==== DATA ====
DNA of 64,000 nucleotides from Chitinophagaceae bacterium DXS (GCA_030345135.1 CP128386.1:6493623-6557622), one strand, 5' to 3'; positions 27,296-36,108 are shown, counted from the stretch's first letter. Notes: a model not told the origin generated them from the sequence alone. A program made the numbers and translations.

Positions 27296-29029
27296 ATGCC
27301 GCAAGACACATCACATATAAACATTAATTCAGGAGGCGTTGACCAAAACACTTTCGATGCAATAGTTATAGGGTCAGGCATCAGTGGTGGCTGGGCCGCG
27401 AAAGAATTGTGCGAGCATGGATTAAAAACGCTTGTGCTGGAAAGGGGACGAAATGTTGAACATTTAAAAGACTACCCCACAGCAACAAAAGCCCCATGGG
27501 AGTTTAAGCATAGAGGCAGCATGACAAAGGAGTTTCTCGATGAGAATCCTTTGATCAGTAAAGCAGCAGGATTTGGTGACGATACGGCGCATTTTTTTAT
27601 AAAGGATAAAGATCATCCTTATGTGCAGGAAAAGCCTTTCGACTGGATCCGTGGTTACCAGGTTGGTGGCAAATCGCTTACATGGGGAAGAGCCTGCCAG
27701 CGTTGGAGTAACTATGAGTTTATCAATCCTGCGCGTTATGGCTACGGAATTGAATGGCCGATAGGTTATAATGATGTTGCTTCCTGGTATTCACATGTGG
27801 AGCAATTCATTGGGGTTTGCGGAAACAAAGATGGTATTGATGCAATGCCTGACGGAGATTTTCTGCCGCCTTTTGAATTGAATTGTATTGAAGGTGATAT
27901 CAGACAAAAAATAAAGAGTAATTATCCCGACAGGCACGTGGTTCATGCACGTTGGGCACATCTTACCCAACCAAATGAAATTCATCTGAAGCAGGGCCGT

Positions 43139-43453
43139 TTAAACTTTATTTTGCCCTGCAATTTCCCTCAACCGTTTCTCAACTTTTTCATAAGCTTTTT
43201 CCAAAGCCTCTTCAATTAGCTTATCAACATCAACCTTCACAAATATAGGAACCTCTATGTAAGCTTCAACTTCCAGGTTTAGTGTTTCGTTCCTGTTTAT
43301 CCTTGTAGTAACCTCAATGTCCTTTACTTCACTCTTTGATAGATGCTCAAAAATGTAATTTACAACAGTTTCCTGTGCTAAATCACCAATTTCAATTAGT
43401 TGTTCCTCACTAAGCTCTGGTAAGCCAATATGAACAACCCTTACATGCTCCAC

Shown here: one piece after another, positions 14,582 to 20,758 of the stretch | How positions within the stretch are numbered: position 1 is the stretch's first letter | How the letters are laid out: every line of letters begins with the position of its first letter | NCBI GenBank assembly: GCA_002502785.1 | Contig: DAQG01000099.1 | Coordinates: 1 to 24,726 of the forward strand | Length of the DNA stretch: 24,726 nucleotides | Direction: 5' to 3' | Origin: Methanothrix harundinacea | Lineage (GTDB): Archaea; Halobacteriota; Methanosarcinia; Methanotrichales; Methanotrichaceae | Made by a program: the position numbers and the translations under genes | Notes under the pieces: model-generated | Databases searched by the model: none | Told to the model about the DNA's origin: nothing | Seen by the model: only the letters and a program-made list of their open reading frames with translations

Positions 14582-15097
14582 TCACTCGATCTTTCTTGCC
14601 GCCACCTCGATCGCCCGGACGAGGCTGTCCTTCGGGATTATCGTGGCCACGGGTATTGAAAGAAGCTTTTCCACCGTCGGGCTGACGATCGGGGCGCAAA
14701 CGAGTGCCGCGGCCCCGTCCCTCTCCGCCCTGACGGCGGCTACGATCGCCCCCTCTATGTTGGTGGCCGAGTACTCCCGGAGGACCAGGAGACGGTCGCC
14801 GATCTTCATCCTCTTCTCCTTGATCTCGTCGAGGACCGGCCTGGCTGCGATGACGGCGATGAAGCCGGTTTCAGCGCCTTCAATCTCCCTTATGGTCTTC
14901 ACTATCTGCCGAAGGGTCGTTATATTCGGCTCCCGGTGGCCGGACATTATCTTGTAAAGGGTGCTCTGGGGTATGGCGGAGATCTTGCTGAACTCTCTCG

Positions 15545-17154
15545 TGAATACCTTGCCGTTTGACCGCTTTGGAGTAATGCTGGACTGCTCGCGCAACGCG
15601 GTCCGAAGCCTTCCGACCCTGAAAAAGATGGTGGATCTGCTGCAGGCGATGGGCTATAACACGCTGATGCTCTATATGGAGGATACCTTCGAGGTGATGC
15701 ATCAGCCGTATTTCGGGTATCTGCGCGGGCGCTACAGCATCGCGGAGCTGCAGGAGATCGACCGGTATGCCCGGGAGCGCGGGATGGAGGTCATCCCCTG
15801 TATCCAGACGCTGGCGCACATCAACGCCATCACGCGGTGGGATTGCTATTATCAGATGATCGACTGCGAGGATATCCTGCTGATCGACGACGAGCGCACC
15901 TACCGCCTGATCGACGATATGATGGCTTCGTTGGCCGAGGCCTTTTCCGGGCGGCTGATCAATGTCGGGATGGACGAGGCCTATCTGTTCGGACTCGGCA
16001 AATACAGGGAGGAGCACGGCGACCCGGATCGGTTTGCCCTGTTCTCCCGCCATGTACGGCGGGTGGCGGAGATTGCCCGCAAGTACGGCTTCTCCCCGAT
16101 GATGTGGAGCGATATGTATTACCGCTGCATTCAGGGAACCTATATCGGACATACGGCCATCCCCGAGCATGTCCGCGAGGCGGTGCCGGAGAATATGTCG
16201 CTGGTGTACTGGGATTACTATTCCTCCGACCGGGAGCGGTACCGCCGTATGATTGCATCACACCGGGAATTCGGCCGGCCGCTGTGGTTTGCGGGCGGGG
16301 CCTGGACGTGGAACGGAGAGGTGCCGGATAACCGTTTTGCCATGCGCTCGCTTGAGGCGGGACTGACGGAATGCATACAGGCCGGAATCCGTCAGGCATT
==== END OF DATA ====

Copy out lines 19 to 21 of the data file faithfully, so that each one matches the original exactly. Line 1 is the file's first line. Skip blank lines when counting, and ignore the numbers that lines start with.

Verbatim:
14601 GCCACCTCGATCGCCCGGACGAGGCTGTCCTTCGGGATTATCGTGGCCACGGGTATTGAAAGAAGCTTTTCCACCGTCGGGCTGACGATCGGGGCGCAAA
14701 CGAGTGCCGCGGCCCCGTCCCTCTCCGCCCTGACGGCGGCTACGATCGCCCCCTCTATGTTGGTGGCCGAGTACTCCCGGAGGACCAGGAGACGGTCGCC
14801 GATCTTCATCCTCTTCTCCTTGATCTCGTCGAGGACCGGCCTGGCTGCGATGACGGCGATGAAGCCGGTTTCAGCGCCTTCAATCTCCCTTATGGTCTTC